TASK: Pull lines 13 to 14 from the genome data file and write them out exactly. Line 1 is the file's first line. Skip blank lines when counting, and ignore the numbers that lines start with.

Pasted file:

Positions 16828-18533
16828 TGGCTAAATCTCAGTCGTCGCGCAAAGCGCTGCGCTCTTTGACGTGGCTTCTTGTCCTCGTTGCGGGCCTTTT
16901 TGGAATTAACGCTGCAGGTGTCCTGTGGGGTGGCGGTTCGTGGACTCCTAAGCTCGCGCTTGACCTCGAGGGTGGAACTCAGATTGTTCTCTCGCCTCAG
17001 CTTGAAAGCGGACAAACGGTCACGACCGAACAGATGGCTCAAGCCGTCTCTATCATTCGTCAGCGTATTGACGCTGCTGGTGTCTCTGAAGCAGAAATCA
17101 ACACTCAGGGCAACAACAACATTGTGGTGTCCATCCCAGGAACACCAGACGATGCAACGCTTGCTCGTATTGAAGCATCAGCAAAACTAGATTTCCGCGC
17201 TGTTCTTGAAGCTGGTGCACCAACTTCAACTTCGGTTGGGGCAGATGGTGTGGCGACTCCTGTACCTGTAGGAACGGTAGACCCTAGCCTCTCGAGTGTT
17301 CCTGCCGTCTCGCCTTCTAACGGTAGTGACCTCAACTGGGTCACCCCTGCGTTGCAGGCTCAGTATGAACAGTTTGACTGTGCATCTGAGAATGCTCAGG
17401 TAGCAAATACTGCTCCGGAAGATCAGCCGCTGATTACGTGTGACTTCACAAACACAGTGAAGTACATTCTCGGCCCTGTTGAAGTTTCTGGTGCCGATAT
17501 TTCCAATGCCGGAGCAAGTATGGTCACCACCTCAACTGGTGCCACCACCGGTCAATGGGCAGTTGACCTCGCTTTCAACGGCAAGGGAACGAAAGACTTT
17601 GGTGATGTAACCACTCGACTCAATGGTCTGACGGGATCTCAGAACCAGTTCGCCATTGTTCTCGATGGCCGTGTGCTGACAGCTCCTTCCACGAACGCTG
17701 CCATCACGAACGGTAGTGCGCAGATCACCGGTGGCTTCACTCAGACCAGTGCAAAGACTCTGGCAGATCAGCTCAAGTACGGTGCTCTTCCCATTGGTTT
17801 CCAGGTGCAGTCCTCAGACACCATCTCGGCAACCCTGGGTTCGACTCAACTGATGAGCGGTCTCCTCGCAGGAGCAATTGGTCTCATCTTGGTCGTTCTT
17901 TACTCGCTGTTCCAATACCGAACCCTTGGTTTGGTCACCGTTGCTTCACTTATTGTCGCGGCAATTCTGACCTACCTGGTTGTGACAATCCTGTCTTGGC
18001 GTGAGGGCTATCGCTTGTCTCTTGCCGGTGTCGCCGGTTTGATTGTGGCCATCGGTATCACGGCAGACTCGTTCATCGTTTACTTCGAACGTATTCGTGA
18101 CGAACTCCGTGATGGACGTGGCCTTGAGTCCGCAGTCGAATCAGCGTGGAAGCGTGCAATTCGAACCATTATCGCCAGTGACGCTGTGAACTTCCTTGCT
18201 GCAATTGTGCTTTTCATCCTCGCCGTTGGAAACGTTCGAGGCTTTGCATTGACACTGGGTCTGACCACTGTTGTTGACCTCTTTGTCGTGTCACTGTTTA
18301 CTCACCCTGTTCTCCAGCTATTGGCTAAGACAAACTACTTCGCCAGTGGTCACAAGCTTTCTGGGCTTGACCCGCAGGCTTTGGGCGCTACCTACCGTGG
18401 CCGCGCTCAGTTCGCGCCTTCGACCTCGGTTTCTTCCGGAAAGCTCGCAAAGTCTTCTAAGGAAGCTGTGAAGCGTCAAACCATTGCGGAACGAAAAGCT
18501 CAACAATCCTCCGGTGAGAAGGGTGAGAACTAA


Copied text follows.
17901 TACTCGCTGTTCCAATACCGAACCCTTGGTTTGGTCACCGTTGCTTCACTTATTGTCGCGGCAATTCTGACCTACCTGGTTGTGACAATCCTGTCTTGGC
18001 GTGAGGGCTATCGCTTGTCTCTTGCCGGTGTCGCCGGTTTGATTGTGGCCATCGGTATCACGGCAGACTCGTTCATCGTTTACTTCGAACGTATTCGTGA